THIS WEEK'S PANEL
KENNETH CLARKE MP was Chancellor of the Exchequer from 1993-97 and is now Secretary of State for Justice and Lord Chancellor. The latter position has been described as “older than democracy...older than the Norman Conquest” and at his swearing-in ceremony, Ken Clarke, according to The Guardian, “looked perfectly at home in his in wig, lace collar and gold brocade gown complete with silk stockings”. This week he announced plans to close 157 magistrates and county courts in England and Wales, at a saving of £36.8m. Last week he hinted that he backed sending fewer criminals to prison: “why is the prison population twice what it was when I was the Home Secretary not so very long ago?” He made his return to frontline politics in January last year, when he was made the Shadow Secretary of State for Business, Innovation and Skills. He had previously headed up the Conservative Party’s Democracy Task Force, charged with reviewing the independence of the Civil Service and the ability of Parliament to hold the Government to account. Serving both Margaret Thatcher and John Major, he held four major cabinet posts: Health Secretary; Education Secretary; Home Secretary; and Chancellor. He has been rated by academics as the third most successful chancellor of the post-war era and was the highest ranked Conservative chancellor. Also well known for his love of jazz and cigars, he has presented a Radio 4 series on jazz and has been MP for Rushcliffe since 1970.
KELVIN MACKENZIE is a media entrepreneur and the former editor of The Sun. He was described in The Guardian this week as “the most hypertensive man in British journalism”. As Sun editor he was known for memorable front page headlines, such as “Gotcha” following the sinking of the Belgrano and “Freddie Starr Ate My Hamster”. The biggest controversy of his editorship was over the paper’s coverage of the 1989 Hillsborough disaster, when 96 Liverpool supporters died. Kelvin later admitted that he had “made a rather serious error”. On the day of the European elections last year Kelvin invited his readers to make their anger known at the ballot box and “give the lying, deceitful, cowardly, cunning, criminal weasels who run our nation a bloody nose they will never forget”. In 1994 he left the tabloid to work briefly for BSkyB as Managing Director before joining Live TV. He went on to become chairman and chief executive of The Wireless Group which took over Talk Radio, successfully relaunching it as talkSPORT. He has chaired lads’ mag publishers, Highbury House and Media Square and he remains chairman of a media business including MyVideoRights.
TESSA JOWELL MP is Shadow Minister for the Cabinet Office, the Olympics and London. After the election, she wrote in The Observer that Labour had lost because, “we weren’t listening to people’s fears”. She is backing David Milband for the leadership of her party. As Secretary of State for Culture, Media and Sport between 2005 and 2007 she introduced 24 hour drinking, cut the level of the BBC licence fee and she was also responsible for bringing in new legislation to allow casino gambling. Four years ago she announced her separation from husband, lawyer David Mills, who faced legal proceedings in Italy. The split followed questions over her financial affairs. She was found not to have breached the ministerial code of conduct and received the backing of Tony Blair. Tessa Jowell came into government as health minister in 1997, and was minister for education and employment, before getting a cabinet seat in 2001. With a background in psychiatric social work, she is a former commissioner for the Mental Health Act. She has been MP for Dulwich since 1992 and was elected to Dulwich and West Norwood in 1997.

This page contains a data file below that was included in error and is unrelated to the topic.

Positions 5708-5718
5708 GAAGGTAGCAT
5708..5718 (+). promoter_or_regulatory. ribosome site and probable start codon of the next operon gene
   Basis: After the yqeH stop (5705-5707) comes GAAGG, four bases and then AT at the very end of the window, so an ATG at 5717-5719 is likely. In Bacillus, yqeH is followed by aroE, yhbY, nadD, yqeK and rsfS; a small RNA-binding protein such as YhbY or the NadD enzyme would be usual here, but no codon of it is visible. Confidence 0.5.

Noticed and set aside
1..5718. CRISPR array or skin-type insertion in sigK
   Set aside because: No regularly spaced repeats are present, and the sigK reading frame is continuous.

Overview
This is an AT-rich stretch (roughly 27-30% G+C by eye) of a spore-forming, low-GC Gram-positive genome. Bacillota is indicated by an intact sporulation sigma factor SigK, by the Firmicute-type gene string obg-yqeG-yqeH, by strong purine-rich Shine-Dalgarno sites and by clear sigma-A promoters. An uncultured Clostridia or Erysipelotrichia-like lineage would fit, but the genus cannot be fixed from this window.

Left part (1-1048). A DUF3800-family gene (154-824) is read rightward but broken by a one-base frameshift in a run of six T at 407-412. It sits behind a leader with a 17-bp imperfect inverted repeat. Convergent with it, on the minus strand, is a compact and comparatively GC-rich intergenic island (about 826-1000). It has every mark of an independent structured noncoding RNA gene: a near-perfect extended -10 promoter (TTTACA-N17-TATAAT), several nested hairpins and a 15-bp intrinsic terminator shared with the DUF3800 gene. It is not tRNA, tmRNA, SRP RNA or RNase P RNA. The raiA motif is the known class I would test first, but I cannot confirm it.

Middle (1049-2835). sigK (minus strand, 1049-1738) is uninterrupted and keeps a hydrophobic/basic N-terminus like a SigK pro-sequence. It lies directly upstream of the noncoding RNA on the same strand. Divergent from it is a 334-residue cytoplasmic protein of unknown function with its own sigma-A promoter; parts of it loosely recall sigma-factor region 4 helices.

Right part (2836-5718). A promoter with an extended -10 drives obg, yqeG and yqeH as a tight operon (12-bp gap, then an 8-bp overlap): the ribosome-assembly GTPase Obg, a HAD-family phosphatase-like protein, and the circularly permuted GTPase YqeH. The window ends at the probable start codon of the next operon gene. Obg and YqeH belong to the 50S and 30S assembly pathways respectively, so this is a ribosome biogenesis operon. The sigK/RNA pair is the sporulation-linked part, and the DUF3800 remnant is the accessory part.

JASON COWLEY was born thirty miles from here, in Harlow, and is Editor of The New Statesman and a widely published cultural critic and journalist. In one of his regular columns for the Sunday Mirror, he described the race for the Labour leadership as a battle for fairness, “a moral crusade”. Before the election, he was very clear about what the country did and did not need to help it through its “national emergency”: “What it doesn't need is a Cameron victory and a Tory-led social revolution”. He was previously editor of Granta and editor of the Observer Sport Monthly magazine and a staff writer on The Times. He has published two books, a novel, Unknown Pleasures and, most recently, the memoir The Last Game: Love, Death and Football. The eponymous game was the 1989 match between Arsenal and Liverpool, just 6 weeks after Hillsborough. It was a game, which, for Jason, signalled, “a new start for the national game”. In 2009, Jason won the British Society of Magazine Editors’ Editor of the Year award in his category. The judges said he had transformed The New Statesman and "created issues of the magazine that were the envy of the industry".
Any Questions? with Jonathan Dimbleby is the topical debate programme in which guests from the…